Long story short. Thinking in the TL


Here are some words about thinking in the TL.

I hope it will be useful to someone.

Something just happened to me related to what we’re in here all about. That was like click in for me, but even more I was impressed by the way I’ve come to it.
I start to think in English and all that have started with an assumption, that I’ve always tried to think something specific or particular of what I learned, but it felt stilted, the thoughts didn’t flow one by another. What if I’ll try to express my usual daily thoughts?
But, to give myself more time to come up with phrasing would be the fail because in trying to, you’re gonna get lost in this process, forgetting about what you’ve wanted to say. Should be another way to connect my thoughts to that speak producing apparatus the hell it may be in the brain.

Long story short, I’ve tried to slow down my thoughts to the speaking (available to me at that point) speed. There is a difference between the giving-yourself-time-to-come-up strategy and the slowing thoughts down one. I believe in that, at least.

My assumption is this.

At some point in our life we have such a strong request (from the world around us) to produce language, that we feel the desire to express our needs and feelings with every cell in our body. And at this point, the toddler’s (kid’s) thoughts of that kind of quite a low pace. Don’t confuse this with attention, because this one is very agile in the earliest ages.
Then we start to notice that these ones became options in our mind that we somehow can choose during the conversation before we actually get it said.

But because of repeatedness of this process, we’re getting habbitual, extemely used to this kind of Packed feelings, that these feelings with the related verbal expressions are getting compressed into rather hints, which we operate at the much higher speed than we’re able to speak. Some little hint which has come to you in a split of a second can be unpacked into your favorite quote, a flashback or whatnot. Memes work this way, they’re always a hint to some-thing. It would be too ordinary to call it just “notion”.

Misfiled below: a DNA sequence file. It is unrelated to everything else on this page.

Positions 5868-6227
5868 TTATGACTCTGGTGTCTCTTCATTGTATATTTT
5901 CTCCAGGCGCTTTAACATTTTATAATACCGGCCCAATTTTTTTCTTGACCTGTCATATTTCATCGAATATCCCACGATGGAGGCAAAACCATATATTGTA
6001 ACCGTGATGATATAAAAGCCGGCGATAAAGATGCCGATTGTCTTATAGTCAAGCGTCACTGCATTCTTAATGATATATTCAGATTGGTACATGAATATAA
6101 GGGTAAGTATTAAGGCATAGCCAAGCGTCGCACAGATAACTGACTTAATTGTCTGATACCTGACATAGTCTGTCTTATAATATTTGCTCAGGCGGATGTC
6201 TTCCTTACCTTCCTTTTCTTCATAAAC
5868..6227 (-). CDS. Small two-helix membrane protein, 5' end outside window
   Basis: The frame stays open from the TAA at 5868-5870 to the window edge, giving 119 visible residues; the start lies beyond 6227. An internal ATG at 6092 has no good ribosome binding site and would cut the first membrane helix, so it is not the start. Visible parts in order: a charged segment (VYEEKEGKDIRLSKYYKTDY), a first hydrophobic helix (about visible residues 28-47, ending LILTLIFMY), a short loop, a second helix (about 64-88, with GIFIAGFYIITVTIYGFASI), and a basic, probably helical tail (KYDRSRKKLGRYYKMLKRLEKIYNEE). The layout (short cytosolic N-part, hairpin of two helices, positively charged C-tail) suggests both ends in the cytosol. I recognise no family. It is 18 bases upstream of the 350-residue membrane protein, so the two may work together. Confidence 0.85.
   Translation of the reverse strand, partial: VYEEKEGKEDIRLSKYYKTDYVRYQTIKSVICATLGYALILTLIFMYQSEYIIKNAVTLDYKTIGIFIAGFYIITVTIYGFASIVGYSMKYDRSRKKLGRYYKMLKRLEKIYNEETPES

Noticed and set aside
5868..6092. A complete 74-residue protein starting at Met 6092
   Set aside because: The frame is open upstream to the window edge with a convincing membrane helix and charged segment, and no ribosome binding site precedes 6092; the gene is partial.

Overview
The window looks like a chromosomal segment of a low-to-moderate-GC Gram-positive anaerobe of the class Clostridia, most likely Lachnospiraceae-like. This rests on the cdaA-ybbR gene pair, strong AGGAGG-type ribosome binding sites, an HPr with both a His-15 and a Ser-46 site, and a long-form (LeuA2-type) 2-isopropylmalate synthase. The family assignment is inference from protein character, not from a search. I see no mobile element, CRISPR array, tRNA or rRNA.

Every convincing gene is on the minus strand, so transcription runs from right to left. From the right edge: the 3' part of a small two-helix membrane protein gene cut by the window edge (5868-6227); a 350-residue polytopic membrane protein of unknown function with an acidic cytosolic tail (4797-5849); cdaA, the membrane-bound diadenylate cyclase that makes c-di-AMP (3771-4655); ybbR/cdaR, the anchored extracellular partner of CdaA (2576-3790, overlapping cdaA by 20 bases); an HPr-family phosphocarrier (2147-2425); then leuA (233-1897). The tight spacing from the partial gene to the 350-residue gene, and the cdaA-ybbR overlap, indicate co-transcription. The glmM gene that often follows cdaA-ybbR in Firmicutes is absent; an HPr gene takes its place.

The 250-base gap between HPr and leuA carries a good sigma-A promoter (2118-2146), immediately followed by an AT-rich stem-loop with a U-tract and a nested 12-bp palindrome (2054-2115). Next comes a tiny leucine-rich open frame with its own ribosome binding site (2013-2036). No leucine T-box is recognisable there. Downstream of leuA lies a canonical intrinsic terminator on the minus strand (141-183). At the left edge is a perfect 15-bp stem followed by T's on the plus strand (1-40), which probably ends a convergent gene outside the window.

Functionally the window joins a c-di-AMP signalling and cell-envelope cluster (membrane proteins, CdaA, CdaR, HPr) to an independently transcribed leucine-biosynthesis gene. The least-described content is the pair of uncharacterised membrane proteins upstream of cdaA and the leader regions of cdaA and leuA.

So we became too lazy to think in the actual language, because the hints work faster and you always can unpack this into the language which is in turn itself is the feelings that were packed by repeating them over and over again.

When we’re trying to think in the Second language, we’re trying this at the speed of hints, not at the speed of speaking. But there isn’t any hints in here yet, knock knock :)) And because it’s our kind of toddlerhood in the second language, we need to slow down our very thoughts in the manner as kids do, extending the vowels and not caring too much about what comes out of mouth.

So, this was my moment of truth, it felt strange. It still do actually. Don’t know, may be tomorrow I’ll come to forget how to do that again, but it feels that the habit of operating hints(mems/notions/hotkeys) it the one of the first hurdles en route to produce a language, and I should manage exactly this thing.

In that sense, acquired input finally has the connection to the “inner producing language apparatus”, because the toddler’s speed of speaking not to much faster, than typing. And while I writing, for the most part I have almost enough time to check with that general sense of English that I’ve gotten so far.

There needs to be some proportion in favor of input though, in order to refine that general sense you’re checking with.